‘The majority of us won’t call Ireland home again’

Making a life in another country is about much more than missing Barry’s tea or curry chips, writes Philip Lynch

 

Buried amid our emigration statistics lie myriad untold stories of dislocation, separation and success. Perhaps all this talk about diaspora is an attempt to engender some sense of connectedness amongst us Irish who went away. If so, the Minister of State for the Diaspora Jimmy Deenihan will have his work cut out; and if the process yields something positive, that can only be a good thing.

Opting to go is big. It’s so much more than missing out on Ma’s Christmas turkey again or longing for Barry’s tea or curried chips or whatever else may take your fancy. Or, dare I say it, at the risk of being branded some kind of blackguard, the craic.

Going is loaded alright.

It hardly matters if our farewells are low-key sombre affairs or if the Guinness-induced wisdom is flowing freely and there’s back-slapping and all the best wishes that add the exuberance of the occasion.

Why, even the destination of the would-be emigrant is almost irrelevant; whether it’s London or Melbourne or Bogota. For, once we leave the country, we are now an Irish person abroad – destined to juggle both our country of birth and our adopted one in our minds. Nor does it even matter if the going is willing or reluctant – the end result is always the same. Our parallel living has begun almost before we’ve realised it.

Put bluntly, emigration is an absolute game changer, when everything we’ve grown up with is turned on its head. And so many of us Irish have had first-hand experience of this over the last decade or so.

While modern day emigration may lack the trauma of the mass exits of say, the mid-19th century, irrespective of the mode of our travel, it cannot be denied that so many of us are set apart for the rest of our days. What’s often overlooked is that the ease of jumping on a plane stands in stark contrast to what our departure signifies.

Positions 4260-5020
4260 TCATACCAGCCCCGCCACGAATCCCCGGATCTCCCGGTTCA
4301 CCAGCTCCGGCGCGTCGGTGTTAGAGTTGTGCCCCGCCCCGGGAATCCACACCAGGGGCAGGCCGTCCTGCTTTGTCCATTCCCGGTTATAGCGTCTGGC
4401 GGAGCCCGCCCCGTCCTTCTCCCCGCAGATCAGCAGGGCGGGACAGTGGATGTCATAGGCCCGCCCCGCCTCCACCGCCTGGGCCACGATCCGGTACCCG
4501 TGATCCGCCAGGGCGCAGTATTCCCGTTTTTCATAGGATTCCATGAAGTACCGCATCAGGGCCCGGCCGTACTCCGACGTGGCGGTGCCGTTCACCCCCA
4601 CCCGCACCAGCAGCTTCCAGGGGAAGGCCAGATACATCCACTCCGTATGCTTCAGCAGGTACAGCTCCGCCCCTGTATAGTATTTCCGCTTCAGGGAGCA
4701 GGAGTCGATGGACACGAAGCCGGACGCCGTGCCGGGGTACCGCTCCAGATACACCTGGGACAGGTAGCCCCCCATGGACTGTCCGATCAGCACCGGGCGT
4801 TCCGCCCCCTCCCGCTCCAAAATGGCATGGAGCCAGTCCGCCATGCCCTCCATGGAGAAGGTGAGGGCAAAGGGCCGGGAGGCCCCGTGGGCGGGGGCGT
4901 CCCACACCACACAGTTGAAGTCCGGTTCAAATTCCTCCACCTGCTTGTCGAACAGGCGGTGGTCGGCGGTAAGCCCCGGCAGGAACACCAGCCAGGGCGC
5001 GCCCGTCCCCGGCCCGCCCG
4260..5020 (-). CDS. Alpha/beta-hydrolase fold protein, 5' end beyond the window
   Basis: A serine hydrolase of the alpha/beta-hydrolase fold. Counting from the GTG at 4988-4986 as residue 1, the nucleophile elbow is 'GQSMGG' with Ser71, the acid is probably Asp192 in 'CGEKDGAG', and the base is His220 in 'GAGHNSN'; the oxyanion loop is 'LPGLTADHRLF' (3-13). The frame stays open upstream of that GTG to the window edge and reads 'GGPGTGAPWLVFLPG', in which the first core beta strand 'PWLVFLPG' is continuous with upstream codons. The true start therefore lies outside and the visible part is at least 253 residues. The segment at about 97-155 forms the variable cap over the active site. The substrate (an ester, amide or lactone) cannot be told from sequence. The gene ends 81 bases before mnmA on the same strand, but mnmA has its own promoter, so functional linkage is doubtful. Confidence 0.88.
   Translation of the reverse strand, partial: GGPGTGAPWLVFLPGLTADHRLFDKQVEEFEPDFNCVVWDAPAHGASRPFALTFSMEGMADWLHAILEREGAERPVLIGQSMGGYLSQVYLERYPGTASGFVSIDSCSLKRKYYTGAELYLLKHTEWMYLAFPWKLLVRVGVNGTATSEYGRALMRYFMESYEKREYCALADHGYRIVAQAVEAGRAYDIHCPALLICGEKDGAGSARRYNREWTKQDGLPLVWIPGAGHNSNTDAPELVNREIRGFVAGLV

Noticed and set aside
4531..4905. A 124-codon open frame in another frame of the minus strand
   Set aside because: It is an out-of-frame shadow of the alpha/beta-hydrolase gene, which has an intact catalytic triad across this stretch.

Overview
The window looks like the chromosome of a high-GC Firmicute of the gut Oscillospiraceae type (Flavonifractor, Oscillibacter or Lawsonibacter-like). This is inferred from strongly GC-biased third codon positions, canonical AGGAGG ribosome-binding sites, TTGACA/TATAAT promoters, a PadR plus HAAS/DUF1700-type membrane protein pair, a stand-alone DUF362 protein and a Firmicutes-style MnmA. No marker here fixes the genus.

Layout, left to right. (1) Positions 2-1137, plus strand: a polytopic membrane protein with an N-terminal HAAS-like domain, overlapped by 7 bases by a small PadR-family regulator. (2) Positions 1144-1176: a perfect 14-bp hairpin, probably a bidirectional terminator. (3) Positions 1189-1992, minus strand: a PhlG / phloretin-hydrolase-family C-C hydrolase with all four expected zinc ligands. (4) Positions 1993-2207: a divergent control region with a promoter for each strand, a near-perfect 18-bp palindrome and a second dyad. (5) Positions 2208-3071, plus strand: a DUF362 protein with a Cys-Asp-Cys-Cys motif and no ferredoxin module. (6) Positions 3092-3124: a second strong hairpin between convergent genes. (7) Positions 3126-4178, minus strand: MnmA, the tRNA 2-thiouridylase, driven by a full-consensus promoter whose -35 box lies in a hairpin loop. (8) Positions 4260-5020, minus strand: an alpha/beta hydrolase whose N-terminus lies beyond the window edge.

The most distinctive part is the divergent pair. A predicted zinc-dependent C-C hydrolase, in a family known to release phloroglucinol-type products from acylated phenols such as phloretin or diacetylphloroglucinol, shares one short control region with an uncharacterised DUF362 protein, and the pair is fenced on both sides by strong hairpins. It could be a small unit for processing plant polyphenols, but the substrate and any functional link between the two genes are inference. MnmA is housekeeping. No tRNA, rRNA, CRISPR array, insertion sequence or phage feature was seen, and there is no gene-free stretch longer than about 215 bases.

Emigration isn’t for everyone and I understand why some elect to return home after a year or two or even a little longer. I can’t imagine some of my brothers and sisters ever living abroad. But I also get why the vast majority of us won’t get to call Ireland home again. This isn’t necessarily a lament it’s just a statement of fact. Often, the reality is that the longer we’re away, the less likely we are to ever go back. For many migrants, living in Ireland is akin to frolicking in a swimming pool, and once you’ve had a dip in the ocean, any return to the pool will forever be fraught.

With all the effort and energy that’s required to rebuild a new life abroad, no wonder we are loath to fold our hand and return to a country that wasn’t offering many opportunities.

So, for us lifers, visits home again often are just to reconnect with loved ones and acquaintances; and retracing and reimagining the memories of our formative years. But while we’re away, changes are already underway and the going back never really gets beyond a temporary or superficial status. On such visits we find ourselves, self-editing and, though we’d never admit it, often keeping our thoughts and insights to ourselves. I quickly learnt that much of the details of my life in Australia was of little relevance or interest to the folk back home.

Even though I have never been one to seek out other Irish abroad, chance encounters are invariably refreshing and I’m always surprised at how easy it is to establish rapport with a fellow countrywoman or man.

I’m reluctant to make much mention about my modest milestones of half a lifetime in Australia. I think my migrant journey is essentially unremarkable. There’s no particular call for me to shout out anything from the rooftops. Instead I’ll just say I’m doing okay – or perhaps to slip into the vernacular, I should say I’m grand. My health is fine – or there’s not a bother on me at all.

Beyond a smattering of rudimentary gaeilge, my Australian- born loom band obsessed daughter is still too young to have much of an interest in matters Irish. But no doubt that will change into the future. I’m quietly biding my time until that day, and then we will go back there together.

Philip Lynch lives in Tasmania and is a regular contributor to Generation Emigration. Read more of his articles here.

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